In July 2020, the National Human Rights Commission found irregularities in the approval process of the coal mining concession and recommended a review. Community members had complained that an earlier public hearing for the environmental impact assessment (EIA) included names of people who say they've never been consulted.
"The company said they've already listened to the community's opinions, and completed two public hearings," Duang says, "all this even though most villagers don't understand Thai language."
Lessons from Mae Moh
Duang got a glimpse of the potential dangers of coal mining on a study trip to Thailand's largest coal mine and Southeast Asia's largest coal-fired power plant in nearby Lampang province.
The community of Mae Moh has been bearing the consequences since the projects began operating in 1978. Ash blanketed the fields, and crops no longer grew from the soil. Villagers developed a wide range of illnesses from the chemical cocktail the projects unleashed. Duang realised that Kaboe Din could face the same fate.
"Knowing our rights, understanding that we shouldn't be abused in such ways and learning about other affected communities made me feel like I needed to stand up and fight," Duang says.
Youth leading the struggle
Unlike in many indigenous communities in Thailand, in Kaboe Din, the young lead the fight. They present their case to reporters and officials, compile information from advocacy groups and translate it into Karen language for their community. They help NGO staff conduct population surveys and map out their village's water sources and households.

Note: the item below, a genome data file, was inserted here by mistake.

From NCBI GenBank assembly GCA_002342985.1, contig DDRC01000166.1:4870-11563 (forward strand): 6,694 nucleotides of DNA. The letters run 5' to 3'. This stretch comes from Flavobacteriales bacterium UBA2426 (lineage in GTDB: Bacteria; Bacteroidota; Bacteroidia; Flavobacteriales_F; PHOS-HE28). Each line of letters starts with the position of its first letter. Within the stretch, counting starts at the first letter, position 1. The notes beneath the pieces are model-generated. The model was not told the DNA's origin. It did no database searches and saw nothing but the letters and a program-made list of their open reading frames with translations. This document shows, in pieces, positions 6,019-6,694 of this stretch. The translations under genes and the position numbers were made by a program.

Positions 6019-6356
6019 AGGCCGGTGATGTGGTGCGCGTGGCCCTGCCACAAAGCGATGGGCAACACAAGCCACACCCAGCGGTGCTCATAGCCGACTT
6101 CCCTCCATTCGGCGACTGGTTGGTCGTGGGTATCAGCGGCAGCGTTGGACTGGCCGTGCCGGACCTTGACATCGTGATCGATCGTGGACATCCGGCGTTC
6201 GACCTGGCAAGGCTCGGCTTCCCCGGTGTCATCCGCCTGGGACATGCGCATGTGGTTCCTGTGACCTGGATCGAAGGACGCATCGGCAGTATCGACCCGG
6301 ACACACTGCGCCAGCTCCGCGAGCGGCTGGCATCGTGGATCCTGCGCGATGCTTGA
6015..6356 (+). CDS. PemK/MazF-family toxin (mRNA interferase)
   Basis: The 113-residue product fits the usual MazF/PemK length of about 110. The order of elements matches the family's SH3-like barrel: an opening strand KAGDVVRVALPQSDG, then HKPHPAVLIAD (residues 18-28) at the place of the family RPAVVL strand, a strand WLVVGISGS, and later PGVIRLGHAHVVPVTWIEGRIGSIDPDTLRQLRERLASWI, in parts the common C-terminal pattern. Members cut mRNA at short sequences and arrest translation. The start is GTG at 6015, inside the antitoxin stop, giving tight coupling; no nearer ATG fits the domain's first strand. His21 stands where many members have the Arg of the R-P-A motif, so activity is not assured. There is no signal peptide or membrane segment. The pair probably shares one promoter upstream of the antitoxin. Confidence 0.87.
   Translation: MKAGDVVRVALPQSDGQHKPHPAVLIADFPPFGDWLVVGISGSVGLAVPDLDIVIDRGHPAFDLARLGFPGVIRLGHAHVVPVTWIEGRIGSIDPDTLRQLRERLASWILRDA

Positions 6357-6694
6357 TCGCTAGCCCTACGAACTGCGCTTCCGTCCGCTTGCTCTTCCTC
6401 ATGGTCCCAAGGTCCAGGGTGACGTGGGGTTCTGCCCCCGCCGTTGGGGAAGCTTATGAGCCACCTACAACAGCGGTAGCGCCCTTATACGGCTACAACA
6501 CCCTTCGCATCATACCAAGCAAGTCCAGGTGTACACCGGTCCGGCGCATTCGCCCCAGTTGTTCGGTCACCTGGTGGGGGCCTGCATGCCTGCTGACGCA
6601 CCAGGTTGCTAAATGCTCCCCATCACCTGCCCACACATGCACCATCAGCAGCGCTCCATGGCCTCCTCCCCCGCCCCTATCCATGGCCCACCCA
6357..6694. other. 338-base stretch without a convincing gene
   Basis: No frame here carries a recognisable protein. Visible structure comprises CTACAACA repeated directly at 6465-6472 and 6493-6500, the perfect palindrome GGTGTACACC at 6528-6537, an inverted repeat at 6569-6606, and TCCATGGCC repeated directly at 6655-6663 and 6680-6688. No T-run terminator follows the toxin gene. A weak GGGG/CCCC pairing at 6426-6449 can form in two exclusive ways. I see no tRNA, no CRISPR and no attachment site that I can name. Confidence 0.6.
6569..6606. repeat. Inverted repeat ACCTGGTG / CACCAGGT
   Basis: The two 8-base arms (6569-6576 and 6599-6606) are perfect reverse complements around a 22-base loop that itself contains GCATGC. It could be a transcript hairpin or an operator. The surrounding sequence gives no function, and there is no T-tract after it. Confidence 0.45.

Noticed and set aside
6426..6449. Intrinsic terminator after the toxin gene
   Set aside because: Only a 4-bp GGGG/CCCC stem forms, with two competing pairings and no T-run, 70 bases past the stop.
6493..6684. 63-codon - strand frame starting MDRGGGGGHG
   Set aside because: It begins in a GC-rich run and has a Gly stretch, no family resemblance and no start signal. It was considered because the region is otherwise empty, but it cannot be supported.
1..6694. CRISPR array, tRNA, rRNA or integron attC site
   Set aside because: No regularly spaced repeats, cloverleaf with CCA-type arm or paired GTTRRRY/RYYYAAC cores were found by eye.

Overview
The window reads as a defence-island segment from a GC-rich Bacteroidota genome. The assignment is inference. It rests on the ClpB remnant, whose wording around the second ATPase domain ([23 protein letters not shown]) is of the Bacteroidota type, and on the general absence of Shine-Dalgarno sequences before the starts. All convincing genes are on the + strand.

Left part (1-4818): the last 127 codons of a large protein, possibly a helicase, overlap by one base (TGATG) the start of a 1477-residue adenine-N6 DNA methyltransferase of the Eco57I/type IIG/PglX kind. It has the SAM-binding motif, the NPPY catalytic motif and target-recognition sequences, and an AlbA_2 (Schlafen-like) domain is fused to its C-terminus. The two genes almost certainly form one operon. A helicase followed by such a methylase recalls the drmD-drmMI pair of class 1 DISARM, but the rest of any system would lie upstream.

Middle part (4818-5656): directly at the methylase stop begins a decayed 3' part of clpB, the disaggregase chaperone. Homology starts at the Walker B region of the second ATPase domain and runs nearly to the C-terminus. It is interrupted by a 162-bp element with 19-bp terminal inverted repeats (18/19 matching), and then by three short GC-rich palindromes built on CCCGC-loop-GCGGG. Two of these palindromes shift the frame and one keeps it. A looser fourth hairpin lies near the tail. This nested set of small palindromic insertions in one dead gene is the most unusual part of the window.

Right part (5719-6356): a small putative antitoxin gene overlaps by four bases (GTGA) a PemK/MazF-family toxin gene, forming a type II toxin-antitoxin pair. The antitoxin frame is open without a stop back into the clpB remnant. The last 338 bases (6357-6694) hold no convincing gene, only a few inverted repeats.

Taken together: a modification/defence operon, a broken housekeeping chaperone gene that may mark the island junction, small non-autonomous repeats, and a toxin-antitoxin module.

Among those supporting the community was Korawan Buadoktoom, research and investigations coordinator at Greenpeace Thailand. She remembers seeing Duang the first time; a young woman standing in the middle of a large circle of villagers, petite but powerful, explaining the coal mine situation and introducing the NGO staff to the community.
"Duang is a shaper who enables her friends to do the things she does, like speaking to the camera, storytelling or coordinating," Korawan says. "Several times, we've seen her as a behind-the-scenes person who would help organise activities or leave group chats so that her friends can take the lead."
Though often doubtful of her abilities, Duang earned the trust of her community. She speaks up for them and fights for their families, bridging the gap between their village and the world outside.